Discuss about the Epidemiology of Communicable Disease for Malaria.
The continued incidence of malaria all over the world in endemic areas continues to be a public health challenge. India is one of the countries where the scourge of the disease has been difficult to control owing to the tropical and sub-tropical ecology that favours the growth of the mosquito vector. The global incidence of malaria in Southeast Asia, Africa and South America has also been high. The control measures that are adopted include vector control through the use of insecticides and other strategies. The parasite control through the use of newer drugs, vaccines and sustained malaria control programs are being used to eliminate the disease.
Epidemiology of malaria in India
Malaria is a major public health problem in 104 countries, causing illness in 207 million people causing 627,000 deaths annually. India accounts for 70-80% of the cases of malaria in South Asia and about 1000 deaths occur due to malaria every year in the country that is known for tropical weather conditions (Dash, Valecha, Anvikar, & Kumar, 2008; Anvikar, et al., 2016). There are reports that the actual number of deaths due to malaria may be 10 to20 times higher than those reported (Manguin, 2013). The occurrence of rain provides the climate for the breeding of the mosquitoes that are the Plasmodium vector. There occurs tremendous heterogeneity in the malaria because several ecotypes of the pathogen exist in different parts of the country. The transmission of the malarial protozoan, Plasmodium, occurs through mosquitoes that belong to the genus Anopheles. The genus has 465 species that have been recognized taxonomically and 50 member species that are yet to be named (Sinka, et al., 2012). The transmission of malaria occurs through six primary vectors, Anopheles culicifacies, Anopheles stephensi, Anopheles dirus, Anopheles fluviatilis, Anopheles minimus and Anopheles epiroticus.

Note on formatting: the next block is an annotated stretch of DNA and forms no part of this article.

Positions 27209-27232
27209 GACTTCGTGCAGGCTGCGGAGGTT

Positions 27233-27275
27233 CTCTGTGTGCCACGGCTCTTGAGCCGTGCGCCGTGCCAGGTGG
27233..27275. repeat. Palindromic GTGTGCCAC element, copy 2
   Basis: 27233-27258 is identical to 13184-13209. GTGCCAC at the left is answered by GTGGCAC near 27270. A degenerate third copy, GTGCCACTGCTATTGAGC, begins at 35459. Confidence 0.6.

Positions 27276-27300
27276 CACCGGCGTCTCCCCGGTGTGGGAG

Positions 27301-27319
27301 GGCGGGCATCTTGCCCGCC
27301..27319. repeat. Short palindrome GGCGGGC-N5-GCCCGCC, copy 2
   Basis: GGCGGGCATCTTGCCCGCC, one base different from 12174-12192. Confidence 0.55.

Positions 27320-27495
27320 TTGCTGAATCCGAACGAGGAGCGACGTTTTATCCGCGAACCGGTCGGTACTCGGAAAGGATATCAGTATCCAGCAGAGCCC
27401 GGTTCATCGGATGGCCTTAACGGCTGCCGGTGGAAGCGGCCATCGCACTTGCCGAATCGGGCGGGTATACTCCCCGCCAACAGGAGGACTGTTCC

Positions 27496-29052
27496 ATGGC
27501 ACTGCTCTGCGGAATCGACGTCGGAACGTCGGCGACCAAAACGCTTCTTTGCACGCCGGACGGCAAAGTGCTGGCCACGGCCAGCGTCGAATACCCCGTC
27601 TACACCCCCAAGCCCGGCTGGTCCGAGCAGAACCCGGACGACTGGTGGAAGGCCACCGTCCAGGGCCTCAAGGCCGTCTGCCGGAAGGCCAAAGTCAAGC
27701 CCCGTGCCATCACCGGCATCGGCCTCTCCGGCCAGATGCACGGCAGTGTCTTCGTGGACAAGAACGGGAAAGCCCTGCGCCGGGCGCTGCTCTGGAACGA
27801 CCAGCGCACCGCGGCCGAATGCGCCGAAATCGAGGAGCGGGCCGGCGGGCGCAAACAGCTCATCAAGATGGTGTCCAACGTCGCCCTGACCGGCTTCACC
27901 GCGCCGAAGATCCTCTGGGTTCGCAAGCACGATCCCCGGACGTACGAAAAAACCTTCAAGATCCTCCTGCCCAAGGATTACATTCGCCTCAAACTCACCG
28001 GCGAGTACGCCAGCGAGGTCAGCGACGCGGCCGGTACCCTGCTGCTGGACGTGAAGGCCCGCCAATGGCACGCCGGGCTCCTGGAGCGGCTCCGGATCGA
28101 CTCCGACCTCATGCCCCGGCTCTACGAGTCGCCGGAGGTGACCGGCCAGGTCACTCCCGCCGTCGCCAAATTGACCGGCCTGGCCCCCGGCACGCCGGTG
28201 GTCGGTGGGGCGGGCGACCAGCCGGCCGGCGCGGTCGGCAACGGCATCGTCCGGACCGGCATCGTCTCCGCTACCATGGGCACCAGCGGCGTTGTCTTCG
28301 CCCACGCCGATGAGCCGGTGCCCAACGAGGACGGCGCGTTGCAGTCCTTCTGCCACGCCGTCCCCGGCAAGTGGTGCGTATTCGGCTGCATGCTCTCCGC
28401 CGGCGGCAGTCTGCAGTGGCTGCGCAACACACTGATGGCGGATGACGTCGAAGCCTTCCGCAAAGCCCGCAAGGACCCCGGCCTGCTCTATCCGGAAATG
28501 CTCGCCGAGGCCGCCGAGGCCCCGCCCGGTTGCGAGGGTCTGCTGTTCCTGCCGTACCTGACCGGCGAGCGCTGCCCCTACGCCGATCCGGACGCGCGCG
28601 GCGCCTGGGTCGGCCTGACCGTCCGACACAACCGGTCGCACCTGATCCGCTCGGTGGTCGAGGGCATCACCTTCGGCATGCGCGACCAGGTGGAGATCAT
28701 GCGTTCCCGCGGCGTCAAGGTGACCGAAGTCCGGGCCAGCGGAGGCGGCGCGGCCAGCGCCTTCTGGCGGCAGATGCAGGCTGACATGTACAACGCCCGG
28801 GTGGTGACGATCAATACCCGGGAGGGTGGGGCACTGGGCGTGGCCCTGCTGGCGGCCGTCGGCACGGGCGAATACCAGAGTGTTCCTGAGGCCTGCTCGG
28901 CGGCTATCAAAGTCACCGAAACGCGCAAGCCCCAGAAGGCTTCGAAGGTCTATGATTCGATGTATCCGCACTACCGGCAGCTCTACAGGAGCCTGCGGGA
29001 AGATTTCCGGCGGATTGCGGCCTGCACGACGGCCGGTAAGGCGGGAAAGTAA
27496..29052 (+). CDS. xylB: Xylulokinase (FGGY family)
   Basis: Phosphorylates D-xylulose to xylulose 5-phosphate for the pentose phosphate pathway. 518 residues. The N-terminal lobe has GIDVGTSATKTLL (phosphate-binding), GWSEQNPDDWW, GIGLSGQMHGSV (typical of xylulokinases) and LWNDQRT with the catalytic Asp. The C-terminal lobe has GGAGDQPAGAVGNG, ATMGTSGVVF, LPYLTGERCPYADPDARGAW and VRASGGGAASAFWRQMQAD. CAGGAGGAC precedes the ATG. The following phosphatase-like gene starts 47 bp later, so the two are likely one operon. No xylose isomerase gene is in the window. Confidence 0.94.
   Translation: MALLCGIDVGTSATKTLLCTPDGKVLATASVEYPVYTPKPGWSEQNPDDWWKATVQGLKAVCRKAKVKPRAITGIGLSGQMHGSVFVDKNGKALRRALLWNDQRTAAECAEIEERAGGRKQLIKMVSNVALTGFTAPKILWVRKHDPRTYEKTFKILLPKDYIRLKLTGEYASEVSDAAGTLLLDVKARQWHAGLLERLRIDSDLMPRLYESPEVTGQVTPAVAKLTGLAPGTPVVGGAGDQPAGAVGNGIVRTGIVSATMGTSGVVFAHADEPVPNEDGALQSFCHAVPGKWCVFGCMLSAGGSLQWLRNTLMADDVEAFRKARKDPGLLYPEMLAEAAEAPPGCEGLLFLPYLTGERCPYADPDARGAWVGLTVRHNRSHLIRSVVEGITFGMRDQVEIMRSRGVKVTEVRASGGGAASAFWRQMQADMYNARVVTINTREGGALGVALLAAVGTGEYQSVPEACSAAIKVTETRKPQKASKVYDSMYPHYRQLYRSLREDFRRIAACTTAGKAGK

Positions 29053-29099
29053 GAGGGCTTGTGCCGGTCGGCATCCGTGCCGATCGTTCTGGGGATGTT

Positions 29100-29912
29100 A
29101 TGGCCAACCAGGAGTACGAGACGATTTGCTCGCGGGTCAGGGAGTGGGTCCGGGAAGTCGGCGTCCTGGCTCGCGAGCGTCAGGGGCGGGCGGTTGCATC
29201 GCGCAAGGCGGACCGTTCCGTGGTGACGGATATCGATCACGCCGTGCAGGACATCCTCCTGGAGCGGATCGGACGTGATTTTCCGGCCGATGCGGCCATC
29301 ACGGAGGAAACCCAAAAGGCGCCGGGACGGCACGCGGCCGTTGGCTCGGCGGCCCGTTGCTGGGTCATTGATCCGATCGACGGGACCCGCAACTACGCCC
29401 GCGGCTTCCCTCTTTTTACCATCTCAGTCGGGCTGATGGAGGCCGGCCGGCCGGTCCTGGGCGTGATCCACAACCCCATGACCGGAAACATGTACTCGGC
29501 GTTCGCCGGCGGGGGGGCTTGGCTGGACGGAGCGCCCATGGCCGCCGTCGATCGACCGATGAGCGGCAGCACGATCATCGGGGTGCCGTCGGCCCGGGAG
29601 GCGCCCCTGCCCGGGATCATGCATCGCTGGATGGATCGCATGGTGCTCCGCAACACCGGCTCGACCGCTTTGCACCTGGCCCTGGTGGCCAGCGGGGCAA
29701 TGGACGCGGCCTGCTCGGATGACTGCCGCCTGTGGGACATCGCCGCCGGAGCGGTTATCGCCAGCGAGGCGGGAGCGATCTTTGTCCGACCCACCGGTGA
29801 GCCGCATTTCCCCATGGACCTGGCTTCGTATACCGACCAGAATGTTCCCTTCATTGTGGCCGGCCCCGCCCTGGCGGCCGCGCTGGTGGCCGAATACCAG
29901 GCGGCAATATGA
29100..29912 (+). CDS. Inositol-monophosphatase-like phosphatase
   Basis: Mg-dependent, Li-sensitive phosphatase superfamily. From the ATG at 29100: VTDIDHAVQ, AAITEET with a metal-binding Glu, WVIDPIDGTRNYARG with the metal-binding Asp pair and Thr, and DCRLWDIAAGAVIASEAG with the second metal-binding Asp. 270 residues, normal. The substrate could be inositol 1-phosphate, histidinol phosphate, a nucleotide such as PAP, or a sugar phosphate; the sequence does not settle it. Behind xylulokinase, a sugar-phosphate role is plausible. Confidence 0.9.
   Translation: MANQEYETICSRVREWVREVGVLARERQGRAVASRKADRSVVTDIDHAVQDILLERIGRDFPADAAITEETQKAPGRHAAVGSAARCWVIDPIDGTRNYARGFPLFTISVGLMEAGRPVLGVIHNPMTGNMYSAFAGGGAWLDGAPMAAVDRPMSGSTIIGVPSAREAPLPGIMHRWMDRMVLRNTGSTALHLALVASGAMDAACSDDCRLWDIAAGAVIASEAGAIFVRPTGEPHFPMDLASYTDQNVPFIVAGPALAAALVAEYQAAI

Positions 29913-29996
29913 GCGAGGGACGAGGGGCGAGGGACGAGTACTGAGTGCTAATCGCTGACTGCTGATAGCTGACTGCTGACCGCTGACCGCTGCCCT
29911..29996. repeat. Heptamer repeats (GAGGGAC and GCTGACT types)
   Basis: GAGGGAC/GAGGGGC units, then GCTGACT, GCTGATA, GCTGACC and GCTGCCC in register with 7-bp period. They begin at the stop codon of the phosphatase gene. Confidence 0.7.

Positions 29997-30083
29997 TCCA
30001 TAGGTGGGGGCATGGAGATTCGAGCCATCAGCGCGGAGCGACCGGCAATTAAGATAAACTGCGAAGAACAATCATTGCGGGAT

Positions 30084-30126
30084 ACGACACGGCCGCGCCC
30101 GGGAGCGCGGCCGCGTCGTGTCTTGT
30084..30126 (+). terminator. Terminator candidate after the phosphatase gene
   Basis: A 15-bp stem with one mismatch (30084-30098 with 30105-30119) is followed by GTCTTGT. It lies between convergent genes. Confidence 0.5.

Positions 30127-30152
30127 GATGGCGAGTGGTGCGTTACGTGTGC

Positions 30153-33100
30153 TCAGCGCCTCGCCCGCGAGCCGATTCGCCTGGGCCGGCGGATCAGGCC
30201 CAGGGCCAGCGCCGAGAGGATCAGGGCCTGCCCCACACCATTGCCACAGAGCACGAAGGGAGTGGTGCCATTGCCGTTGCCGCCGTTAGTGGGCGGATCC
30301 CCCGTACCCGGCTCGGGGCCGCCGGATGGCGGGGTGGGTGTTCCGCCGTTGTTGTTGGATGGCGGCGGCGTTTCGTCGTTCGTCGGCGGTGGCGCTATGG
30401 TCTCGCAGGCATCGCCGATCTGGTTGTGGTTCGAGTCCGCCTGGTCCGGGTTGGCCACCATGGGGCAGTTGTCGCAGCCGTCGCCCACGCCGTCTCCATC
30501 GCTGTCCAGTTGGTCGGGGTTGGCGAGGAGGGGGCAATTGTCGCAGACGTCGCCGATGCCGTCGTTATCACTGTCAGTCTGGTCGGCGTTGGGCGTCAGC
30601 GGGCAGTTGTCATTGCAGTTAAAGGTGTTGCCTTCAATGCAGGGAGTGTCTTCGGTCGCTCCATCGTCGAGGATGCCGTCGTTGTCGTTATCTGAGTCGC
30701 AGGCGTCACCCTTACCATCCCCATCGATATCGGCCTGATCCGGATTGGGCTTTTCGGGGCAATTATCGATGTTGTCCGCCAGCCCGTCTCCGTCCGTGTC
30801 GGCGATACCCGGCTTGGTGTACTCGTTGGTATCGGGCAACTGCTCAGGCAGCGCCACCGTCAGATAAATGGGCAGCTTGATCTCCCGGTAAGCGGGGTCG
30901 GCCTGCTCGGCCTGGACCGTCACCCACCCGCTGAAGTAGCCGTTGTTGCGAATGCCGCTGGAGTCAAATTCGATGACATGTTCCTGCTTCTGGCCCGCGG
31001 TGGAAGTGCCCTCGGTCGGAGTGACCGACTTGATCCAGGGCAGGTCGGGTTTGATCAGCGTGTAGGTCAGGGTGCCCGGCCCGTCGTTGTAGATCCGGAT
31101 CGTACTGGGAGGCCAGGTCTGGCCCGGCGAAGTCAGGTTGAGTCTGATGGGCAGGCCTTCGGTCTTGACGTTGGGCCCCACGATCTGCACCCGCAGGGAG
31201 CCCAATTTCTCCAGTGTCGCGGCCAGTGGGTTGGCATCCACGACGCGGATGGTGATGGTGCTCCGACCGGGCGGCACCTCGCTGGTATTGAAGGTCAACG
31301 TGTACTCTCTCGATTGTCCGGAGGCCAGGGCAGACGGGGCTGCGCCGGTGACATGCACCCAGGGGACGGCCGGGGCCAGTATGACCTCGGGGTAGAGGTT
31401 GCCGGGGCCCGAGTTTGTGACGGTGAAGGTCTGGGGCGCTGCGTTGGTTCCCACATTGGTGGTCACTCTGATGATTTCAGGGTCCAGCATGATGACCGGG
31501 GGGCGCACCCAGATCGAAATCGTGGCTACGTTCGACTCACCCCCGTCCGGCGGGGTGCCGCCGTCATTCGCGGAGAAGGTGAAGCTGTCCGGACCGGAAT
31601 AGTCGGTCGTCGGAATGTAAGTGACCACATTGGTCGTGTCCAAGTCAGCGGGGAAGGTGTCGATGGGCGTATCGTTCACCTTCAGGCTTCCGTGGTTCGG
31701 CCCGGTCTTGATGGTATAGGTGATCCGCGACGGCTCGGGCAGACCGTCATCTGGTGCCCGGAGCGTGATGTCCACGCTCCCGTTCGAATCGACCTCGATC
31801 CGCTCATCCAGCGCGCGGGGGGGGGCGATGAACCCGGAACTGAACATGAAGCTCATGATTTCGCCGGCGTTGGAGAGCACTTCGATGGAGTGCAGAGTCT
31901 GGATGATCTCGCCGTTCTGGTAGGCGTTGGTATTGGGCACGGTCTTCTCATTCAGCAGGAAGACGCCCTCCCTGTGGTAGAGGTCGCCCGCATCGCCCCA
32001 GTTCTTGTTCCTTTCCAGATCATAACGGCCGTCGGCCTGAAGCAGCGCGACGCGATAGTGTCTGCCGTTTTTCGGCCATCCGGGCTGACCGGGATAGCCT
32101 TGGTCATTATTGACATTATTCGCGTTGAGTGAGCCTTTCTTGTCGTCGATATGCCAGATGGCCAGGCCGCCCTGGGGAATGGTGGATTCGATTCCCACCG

Multiple species of the malaria parasite and the vectors cause the endemicity of malaria in India. Four species of the malaria parasite cause malaria in India. Plasmodium falciparum and Plasmodium vivax are common, while malarial cases due to P. malariae and P. ovale are rare. Historically, the P. vivax has caused the larger number of malaria cases but of late P. falciparum malaria cases are more frequent and have occurred in larger numbers. Some areas have reported simultaneous occurrence of malaria caused by both the species (Das, 2012).